Ok. So my question is this. My assumption is that probably both of these are very good with maybe each being a little stronger that the other in a certain use. Based on your real world experience, it you had a 2oz can of Sabre Red (the full strength version - 1.33%) and a can of 2 oz of Fox 5.3, which one would you carry on you (if you could only carry one) and keep in your pocket, and which would you use as a home defense, by your dresser when you go to sleep? Also, would you use a stream or cone spray in either situation. Thanks in advance!
    % means nothing. Look at the scoville heat index rating for the OC. That tells you how hot it is.
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  8. #8
    Member Array tensy's Avatar
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    Based on my research what I have learned is that Scoville Heat Units (SHU) and OC percentage mean little separately though both numbers may be able to give you an idea.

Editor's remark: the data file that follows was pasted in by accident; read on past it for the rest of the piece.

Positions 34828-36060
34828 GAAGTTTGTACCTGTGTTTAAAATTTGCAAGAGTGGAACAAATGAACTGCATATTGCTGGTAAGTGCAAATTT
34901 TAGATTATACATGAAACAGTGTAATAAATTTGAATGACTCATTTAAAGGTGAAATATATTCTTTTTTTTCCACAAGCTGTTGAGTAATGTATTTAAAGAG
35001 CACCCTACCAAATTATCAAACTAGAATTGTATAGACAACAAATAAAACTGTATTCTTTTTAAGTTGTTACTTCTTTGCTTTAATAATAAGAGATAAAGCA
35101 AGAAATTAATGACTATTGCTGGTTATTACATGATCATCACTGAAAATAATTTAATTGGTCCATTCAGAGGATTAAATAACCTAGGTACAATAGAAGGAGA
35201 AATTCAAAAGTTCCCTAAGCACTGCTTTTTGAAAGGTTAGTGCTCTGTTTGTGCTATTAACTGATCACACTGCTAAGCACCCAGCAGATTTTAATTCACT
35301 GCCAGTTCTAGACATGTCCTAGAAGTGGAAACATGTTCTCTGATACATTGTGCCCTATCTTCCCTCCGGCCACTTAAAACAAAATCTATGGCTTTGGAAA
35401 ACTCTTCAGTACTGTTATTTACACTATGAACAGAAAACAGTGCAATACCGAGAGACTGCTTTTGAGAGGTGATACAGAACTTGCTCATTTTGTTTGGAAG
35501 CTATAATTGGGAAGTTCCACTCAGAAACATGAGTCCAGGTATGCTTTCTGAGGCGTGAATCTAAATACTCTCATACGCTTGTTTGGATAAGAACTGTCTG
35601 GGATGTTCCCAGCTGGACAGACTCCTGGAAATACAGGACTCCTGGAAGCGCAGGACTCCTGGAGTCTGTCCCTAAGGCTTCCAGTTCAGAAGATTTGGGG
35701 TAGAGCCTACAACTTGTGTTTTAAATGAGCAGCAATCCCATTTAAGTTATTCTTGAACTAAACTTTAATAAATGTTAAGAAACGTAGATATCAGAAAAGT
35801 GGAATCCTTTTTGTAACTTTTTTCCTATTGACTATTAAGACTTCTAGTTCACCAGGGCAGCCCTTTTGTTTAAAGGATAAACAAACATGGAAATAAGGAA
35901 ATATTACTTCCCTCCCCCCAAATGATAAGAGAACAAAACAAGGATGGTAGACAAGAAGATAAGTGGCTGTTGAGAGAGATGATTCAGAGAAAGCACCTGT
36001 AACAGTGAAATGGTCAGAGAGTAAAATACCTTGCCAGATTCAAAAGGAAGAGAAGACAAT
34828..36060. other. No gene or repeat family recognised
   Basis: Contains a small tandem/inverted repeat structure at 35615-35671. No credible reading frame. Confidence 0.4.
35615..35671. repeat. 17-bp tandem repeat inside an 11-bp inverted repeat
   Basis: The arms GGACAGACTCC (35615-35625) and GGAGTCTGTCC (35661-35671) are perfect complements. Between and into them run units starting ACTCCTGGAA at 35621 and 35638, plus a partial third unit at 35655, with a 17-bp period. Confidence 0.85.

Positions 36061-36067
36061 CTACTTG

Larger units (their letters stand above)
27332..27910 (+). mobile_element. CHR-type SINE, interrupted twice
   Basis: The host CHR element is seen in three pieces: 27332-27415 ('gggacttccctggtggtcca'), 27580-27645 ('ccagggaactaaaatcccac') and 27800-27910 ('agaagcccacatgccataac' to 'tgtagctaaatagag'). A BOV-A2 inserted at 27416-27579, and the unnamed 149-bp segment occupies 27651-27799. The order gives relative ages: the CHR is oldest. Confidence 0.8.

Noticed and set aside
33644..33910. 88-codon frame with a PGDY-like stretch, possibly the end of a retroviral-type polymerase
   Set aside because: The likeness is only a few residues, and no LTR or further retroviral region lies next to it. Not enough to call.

What really matters is total major capsaicinoids % (MC). For example, SHU and OC percentage are I think I read not even put on bear sprays, the law only cares about total caps (MC). That's what creates heat.

    For example, you can claim that a pepper spray has an SHU of 4,000,000. But the only way you can really claim MC percentage, which are the hot parts of the pepper, is to actually test it with lab equipment.

    Shu-wise, there are two types of shu. One that goes in the formula, one that comes out.

    In the sabre red case, what comes out is 200,000 shu, What comes out of fox is about 106,000 shu
    This is because sabre has 10% oc at 2,000,000 shu resulting in 200,000 out and 1.33% MC confirmed by test.
    Fox has 2% OC at 5,300,000 shu resulting in 106,000 shu out and .71% at best MC.

    That said, there may be other things as prev. described that make a spray strong and effective beyond MC or any numbers.
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    Senior Member Array patri0t's Avatar
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    This seems to come up every week. I have been hosed with Guardian, Sabre red and Fox Labs.
    I could fight through the "Sabre" fairly easily, but the "Guardian" (spray) did the job, but the Fox Labs 2% 5.3M SHU made me cry & blind.